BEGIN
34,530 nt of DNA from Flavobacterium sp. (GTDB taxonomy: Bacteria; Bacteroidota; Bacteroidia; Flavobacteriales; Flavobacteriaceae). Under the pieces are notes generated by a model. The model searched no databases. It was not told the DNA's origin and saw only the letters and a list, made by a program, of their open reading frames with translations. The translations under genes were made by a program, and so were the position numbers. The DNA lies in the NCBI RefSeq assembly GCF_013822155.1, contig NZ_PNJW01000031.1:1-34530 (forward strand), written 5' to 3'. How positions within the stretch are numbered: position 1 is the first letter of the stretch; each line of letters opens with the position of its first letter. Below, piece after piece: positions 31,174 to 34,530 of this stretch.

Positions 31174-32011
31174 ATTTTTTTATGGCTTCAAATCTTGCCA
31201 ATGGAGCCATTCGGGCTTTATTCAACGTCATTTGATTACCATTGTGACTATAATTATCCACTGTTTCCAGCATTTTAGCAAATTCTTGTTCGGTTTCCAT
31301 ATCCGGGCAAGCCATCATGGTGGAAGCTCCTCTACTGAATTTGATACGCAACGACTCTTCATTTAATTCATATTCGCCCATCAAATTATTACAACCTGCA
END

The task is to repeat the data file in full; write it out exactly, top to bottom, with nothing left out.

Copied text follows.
34,530 nt of DNA from Flavobacterium sp. (GTDB taxonomy: Bacteria; Bacteroidota; Bacteroidia; Flavobacteriales; Flavobacteriaceae). Under the pieces are notes generated by a model. The model searched no databases. It was not told the DNA's origin and saw only the letters and a list, made by a program, of their open reading frames with translations. The translations under genes were made by a program, and so were the position numbers. The DNA lies in the NCBI RefSeq assembly GCF_013822155.1, contig NZ_PNJW01000031.1:1-34530 (forward strand), written 5' to 3'. How positions within the stretch are numbered: position 1 is the first letter of the stretch; each line of letters opens with the position of its first letter. Below, piece after piece: positions 31,174 to 34,530 of this stretch.

Positions 31174-32011
31174 ATTTTTTTATGGCTTCAAATCTTGCCA
31201 ATGGAGCCATTCGGGCTTTATTCAACGTCATTTGATTACCATTGTGACTATAATTATCCACTGTTTCCAGCATTTTAGCAAATTCTTGTTCGGTTTCCAT
31301 ATCCGGGCAAGCCATCATGGTGGAAGCTCCTCTACTGAATTTGATACGCAACGACTCTTCATTTAATTCATATTCGCCCATCAAATTATTACAACCTGCA